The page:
My hon. Friend is correct that the Department is conducting a review of planning guidance on opencast mining. The review can reflect the evidence to which he referred and can also take full account of the early-day motion that he and others have tabled.
Peter Bottomley (Worthing, West): Can the Leader of the House remember on which day he was quoted referring to the whispering campaign against the current Parliamentary Commissioner for Standards? If he cannot remember, it was on 20 August, on page 3 of the Financial Times. The Leader has also told the hon. Member for Walsall, North (David Winnick) that he wants to have a quality field of candidates for the next term of office of the Parliamentary Commissioner for Standards. Will he therefore, perhaps in next week's debate, follow up on those remarks by saying whether he remembers his words of 28 June 2001, when he said that the current Parliamentary Commissioner is "zealous . . . extremely zealous"?
Is the Leader trying to ensure that the field is less zealous by associating himself with a cut in the commissioner's days of service per week from four to three, in the mistaken belief that Sir Gordon Downey worked three days rather than four days per week? Will he please also give the House an opportunity as soon as possible to debate and vote on early-day motion 513, which states:
[That this House has confidence in the Parliamentary Commissioner for Standards and invites Elizabeth Filkin to accept reappointment on the terms of the initial contract working four days a week.]
As I understand it, such a debate and vote are the only way in which the House can offer reappointment to the commissioner on the terms that she is currently on and that Sir Gordon Downey was on.
Mr. Cook: On the hon. Gentleman's last point, I remind him that Mrs. Filkin applied for a job and that the job description said that it would be for three days; that is the basis on which she was chosen. Subsequently, it was negotiated that she should be paid and employed for four days. It has always been open to her to pursue that course, and it has always been open to any candidate who has been appointed to secure an extension of the three days. That is precisely what we did last time.
The hon. Gentleman is correct that Sir Gordon Downey was employed for four days a week. It is also the case that, before he retired, he wrote to the authorities indicating that, in his view, the job merited three days a week, not four. The job description for his successor was drawn up on that basis.
I have of course studied the early-day motion with care; I always pay respect to early-day motions. Quite often, they provide a useful expression of a weight of opinion in the House and often attract a very large number of signatures. I noted with care that the hon. Gentleman's early-day motion has been signed so far by 18 hon. Members, and therefore does not attract the priority for debate that many others do that demonstrate a much larger body of opinion behind them in the House.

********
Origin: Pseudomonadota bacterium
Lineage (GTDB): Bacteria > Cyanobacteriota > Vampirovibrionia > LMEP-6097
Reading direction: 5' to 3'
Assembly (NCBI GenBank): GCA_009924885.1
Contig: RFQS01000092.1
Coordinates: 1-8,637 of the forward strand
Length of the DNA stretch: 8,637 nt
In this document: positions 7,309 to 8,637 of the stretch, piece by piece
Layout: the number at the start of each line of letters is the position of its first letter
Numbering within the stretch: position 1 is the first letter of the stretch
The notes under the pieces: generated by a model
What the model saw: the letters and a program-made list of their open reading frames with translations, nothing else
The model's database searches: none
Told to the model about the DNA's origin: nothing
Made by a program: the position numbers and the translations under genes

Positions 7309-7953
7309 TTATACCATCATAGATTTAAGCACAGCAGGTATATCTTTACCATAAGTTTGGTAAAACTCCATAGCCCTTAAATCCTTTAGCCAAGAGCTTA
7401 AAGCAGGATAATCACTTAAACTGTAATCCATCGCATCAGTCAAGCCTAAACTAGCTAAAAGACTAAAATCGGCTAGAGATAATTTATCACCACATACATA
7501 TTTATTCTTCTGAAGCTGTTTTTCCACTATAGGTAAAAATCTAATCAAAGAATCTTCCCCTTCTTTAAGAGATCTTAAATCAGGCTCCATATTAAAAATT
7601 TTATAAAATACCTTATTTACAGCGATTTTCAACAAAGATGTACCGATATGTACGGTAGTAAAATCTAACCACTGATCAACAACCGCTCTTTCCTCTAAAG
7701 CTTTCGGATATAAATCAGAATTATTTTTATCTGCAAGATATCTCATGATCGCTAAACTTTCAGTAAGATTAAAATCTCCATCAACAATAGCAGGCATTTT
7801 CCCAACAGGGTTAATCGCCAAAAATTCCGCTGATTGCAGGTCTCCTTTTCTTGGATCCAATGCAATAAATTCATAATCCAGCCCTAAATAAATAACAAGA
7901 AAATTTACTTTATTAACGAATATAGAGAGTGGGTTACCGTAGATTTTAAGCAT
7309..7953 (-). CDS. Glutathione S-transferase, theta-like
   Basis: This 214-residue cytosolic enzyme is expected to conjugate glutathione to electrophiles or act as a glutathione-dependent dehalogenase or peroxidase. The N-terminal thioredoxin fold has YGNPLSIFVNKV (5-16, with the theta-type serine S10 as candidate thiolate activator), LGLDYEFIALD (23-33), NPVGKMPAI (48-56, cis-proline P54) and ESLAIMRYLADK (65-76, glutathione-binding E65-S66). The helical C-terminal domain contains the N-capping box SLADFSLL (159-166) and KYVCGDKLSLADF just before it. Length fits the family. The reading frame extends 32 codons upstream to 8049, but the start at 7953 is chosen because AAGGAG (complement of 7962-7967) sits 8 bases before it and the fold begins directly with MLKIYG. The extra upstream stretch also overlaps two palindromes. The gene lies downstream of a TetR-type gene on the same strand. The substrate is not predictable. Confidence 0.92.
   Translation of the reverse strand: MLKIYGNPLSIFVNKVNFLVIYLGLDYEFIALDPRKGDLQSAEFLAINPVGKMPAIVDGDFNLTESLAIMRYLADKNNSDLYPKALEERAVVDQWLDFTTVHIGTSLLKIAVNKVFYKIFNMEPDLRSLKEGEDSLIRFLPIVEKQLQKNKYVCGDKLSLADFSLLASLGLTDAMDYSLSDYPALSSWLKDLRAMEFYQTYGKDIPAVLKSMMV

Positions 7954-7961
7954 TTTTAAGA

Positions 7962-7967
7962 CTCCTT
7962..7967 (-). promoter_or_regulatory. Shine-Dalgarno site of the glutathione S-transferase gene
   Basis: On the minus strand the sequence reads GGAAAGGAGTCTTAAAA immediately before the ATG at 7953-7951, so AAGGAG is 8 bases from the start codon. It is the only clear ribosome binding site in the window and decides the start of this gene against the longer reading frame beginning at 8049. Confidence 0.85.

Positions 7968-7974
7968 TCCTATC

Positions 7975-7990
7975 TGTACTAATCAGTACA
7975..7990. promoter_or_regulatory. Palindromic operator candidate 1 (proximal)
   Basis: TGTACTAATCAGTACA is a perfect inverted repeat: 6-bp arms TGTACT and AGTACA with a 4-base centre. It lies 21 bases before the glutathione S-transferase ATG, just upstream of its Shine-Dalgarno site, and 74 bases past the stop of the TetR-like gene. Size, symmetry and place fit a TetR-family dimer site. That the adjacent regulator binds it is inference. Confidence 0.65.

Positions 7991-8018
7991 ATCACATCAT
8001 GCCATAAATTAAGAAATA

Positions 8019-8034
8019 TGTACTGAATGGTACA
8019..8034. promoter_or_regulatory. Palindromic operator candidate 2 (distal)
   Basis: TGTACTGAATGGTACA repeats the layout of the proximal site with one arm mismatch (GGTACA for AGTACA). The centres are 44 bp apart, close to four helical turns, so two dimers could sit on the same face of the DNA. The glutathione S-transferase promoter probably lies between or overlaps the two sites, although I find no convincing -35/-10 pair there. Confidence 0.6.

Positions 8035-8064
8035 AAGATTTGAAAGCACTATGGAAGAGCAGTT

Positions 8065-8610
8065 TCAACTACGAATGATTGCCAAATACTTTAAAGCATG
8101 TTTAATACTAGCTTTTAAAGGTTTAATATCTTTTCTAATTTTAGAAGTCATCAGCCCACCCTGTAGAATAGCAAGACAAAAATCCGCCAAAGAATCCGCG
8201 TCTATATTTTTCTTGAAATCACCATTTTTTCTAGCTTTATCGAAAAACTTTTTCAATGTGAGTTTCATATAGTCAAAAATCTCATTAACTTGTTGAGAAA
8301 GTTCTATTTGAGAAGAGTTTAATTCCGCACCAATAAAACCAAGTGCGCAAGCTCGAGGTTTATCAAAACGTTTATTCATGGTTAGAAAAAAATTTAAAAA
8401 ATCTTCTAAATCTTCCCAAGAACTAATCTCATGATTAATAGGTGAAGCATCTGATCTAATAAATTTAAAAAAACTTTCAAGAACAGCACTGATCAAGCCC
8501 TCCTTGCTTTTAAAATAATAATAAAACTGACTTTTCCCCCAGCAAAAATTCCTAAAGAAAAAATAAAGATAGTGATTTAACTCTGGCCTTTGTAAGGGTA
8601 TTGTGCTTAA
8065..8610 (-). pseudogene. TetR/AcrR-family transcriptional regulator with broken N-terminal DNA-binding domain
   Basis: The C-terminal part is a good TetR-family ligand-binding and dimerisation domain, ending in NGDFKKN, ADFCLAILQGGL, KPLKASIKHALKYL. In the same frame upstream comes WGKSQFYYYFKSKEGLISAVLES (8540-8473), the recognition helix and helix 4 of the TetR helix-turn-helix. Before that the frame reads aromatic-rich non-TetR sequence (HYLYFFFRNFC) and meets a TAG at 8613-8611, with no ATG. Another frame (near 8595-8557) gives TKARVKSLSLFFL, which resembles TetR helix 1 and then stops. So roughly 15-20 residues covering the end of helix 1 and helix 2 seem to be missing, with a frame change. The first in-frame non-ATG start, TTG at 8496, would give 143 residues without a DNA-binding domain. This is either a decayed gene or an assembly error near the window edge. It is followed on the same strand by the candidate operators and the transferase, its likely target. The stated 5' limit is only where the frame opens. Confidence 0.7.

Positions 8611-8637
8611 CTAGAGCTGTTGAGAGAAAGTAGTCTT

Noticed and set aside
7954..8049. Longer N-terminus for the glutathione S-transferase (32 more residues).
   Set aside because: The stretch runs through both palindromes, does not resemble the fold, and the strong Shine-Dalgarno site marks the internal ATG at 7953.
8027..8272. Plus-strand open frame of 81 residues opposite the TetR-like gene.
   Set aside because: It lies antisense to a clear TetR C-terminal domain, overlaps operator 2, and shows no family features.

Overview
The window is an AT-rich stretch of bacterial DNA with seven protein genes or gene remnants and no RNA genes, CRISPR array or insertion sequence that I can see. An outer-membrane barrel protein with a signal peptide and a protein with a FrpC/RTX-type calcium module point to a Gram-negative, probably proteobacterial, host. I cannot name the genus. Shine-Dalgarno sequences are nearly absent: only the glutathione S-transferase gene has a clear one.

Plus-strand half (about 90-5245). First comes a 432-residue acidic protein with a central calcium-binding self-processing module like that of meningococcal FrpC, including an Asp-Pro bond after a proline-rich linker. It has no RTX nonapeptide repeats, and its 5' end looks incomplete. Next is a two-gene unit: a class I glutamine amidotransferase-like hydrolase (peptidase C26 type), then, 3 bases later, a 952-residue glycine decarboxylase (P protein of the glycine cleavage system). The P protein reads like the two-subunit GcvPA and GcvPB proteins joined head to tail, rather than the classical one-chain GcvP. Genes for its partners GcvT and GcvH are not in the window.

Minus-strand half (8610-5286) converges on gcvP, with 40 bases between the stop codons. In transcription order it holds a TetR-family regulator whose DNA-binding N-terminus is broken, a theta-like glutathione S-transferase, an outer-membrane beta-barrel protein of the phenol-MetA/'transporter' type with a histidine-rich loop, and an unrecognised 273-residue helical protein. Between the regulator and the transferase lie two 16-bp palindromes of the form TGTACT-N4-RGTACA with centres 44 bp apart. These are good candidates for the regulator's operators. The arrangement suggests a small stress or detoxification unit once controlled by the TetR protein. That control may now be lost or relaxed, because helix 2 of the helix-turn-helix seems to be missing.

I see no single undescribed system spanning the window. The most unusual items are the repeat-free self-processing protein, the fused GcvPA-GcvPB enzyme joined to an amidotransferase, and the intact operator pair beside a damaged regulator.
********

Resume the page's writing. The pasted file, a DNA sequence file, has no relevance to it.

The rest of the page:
Mr. Neil Gerrard (Walthamstow): Hon. Members on both sides of the House were very grateful that, yesterday, you, Mr. Speaker, were able to take a private notice question on the middle east from the right hon. and learned Member for North-East Fife (Mr. Campbell). However, given the very serious nature of events in the area, will the Leader of the House try to find time as soon as possible for a full debate, in Government time, on the situation in the middle east, particularly in relation to the west bank and Gaza? Although hon. Members have been able to address those issues in debates on international terrorism, I hope that the Leader of the House will agree that we deserve time to debate Palestine and the problems there outside of that context. I do not think that we have had such a debate in the past year.
Mr. Cook: My hon. Friend raises an issue that is of deep concern to many hon. Members. He is also quite correct that there is an opportunity to raise those issues in the course of our exchanges on international terrorism. There will be another full day's debate on that subject next week, which will be the sixth such full day's debate since 11 September. There have therefore been many opportunities for hon. Members to raise those issues of concern. I underline the Government's deep anxiety about the present situation in the middle east and our appeal to both sides for restraint and a return to the negotiating table. I know that this is a matter of deep concern and priority for my right hon. Friend the Foreign Secretary. I am sure that he and his team will continue to do all that they can to ensure that Britain and the European Union play their part in trying to bring both parties back from the brink.